I’ve read and enjoyed much of Correia’s work before, including Monster Hunters, his urban fantasy series, and the Grimnoir Chronicles, a sort of urban fantasy, period piece, and alternate history all rolled into one. Then there was Dead Six, which, for some reason, I just couldn’t get into at the time and quit after barely the first chapter. It’s not like I’m some die-hard Correia fan, but I’ve generally appreciated his work, so when I heard he was writing a full-fledged fantasy series, I immediately knew I was going to give it a chance. 🙂
The story has a few protagonists, but it mainly follows Ashok Vadal, a tall, strong, highly-skilled warrior with a huge, black sword. As a Protector of the Law, it is Ashok’s duty to travel across the land, destroying demons as they slither out of the sea, and bringing law-breakers of every caste to justice. Both endeavors tend to be fatal for those who stand in his way, but Ashok is not some bloodthirsty killer. He is merely a consummate servant of the Law, very nearly void of all emotion.
Then something happens which shakes him to his core: he learns the truth of himself and his past. As he reveals that truth, in service to the Law, his entire civilization begins to be upended as well. I won’t go into details, to avoid spoilers, but Son of the Black Sword is basically about Ashok’s gradual growth and transformation as a character following this momentous revelation. He begins to gain a new perspective, to see things and think thoughts and entertain ideas he never would have before. He has long been a fighter and a defender, utterly devoted to his purpose. But when that purpose fails him, he begins to find a new one, and become a true hero.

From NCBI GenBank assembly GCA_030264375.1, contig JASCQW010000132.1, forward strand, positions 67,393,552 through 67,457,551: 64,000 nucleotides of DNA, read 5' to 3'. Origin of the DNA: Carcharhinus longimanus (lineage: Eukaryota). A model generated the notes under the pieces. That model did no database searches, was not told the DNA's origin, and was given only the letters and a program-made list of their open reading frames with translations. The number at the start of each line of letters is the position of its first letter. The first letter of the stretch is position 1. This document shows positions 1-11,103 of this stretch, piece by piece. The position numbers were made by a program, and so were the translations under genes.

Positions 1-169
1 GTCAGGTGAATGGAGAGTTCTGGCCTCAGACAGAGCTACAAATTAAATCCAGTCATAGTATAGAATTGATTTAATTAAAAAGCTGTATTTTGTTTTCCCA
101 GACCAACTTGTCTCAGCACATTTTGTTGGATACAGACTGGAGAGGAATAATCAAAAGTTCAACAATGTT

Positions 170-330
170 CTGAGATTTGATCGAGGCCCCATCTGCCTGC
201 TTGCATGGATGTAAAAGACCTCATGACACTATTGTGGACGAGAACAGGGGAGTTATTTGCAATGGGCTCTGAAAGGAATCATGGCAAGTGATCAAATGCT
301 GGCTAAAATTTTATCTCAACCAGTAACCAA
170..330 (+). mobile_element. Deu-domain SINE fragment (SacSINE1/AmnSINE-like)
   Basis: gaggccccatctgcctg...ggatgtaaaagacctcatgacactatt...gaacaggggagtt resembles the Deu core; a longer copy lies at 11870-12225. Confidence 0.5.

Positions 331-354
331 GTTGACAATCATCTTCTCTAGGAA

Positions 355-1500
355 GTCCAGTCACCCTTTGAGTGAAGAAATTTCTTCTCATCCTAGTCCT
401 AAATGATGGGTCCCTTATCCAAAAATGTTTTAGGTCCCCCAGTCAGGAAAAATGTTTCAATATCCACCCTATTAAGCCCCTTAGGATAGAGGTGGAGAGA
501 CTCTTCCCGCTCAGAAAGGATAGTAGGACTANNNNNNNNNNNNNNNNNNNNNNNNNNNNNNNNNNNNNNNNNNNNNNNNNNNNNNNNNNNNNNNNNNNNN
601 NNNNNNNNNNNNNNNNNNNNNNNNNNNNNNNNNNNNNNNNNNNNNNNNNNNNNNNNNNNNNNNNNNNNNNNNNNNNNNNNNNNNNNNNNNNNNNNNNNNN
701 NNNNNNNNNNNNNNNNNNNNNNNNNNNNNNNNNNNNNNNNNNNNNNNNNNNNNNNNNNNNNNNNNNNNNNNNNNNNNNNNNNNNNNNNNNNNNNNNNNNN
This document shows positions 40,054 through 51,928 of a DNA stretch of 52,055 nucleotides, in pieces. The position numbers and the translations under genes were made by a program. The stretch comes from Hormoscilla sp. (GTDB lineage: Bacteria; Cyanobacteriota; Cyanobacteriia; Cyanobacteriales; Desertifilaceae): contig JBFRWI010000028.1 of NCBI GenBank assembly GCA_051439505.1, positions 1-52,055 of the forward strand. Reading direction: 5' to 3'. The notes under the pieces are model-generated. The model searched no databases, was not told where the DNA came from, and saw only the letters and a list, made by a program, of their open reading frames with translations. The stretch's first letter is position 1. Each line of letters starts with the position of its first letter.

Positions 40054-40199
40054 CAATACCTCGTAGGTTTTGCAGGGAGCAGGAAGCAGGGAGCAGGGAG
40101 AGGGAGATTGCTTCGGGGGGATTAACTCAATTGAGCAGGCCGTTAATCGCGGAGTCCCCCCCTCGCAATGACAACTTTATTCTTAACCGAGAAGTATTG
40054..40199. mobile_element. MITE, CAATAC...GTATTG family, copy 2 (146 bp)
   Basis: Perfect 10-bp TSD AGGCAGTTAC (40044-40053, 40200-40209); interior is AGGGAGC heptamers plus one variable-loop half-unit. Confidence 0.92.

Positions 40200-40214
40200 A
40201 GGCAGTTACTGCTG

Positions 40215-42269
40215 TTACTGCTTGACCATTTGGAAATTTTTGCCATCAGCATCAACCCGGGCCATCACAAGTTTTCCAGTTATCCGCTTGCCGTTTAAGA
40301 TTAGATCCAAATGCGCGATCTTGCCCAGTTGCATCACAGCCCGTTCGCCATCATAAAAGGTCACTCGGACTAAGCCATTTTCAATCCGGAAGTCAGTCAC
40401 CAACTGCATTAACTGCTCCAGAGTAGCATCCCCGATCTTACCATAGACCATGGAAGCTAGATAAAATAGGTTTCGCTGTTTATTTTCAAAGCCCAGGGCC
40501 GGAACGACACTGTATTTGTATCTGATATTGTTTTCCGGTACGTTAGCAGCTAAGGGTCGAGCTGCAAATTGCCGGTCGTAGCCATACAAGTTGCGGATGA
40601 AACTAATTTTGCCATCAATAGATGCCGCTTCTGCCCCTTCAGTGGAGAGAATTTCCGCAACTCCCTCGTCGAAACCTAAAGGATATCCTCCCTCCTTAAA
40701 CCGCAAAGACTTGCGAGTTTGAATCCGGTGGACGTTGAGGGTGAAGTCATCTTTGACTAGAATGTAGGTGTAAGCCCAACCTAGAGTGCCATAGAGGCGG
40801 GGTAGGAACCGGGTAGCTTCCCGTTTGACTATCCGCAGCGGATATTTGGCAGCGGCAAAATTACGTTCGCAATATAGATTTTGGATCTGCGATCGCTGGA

It is, of course, much more complicated than that, but, again, trying to avoid spoilers! 😉
I really enjoyed this book. The narrative structure was a bit unusual at times, not only flashing back through various memories of years past at immediately-significant moments, but also summarizing through or skipping over many months. Between that, a small but potent cast that is dispersed across great distances and circumstances (like which caste they belong to and what role they fulfill), and a rich background to the overarching conflict that has been centuries in the making, Correia captures the texture and sensation of a true epic. Yet, at the same time, the characters are human, understandable and believable, and lovable. (my personal favorite is the librarian! 🙂 )
If there is one qualm I have with this novel, it’s how it feels like only the beginning. Like things have barely gotten started. Now, while that is true for the series, I generally prefer when novels can feel more like whole and complete sagas and stories all on their own. Son of the Black Sword is a fine story, but right there at the end, without the next novel and possibly the entire Saga as a whole, it felt like it was lacking a leg to stand on. I suppose Correia chose the most ideal stopping point he could, but, still… small disappointment. That said, it’s the kind of disappointment that will have me picking up each successive novel in the series until we get to the end, which is the point, after all. 😉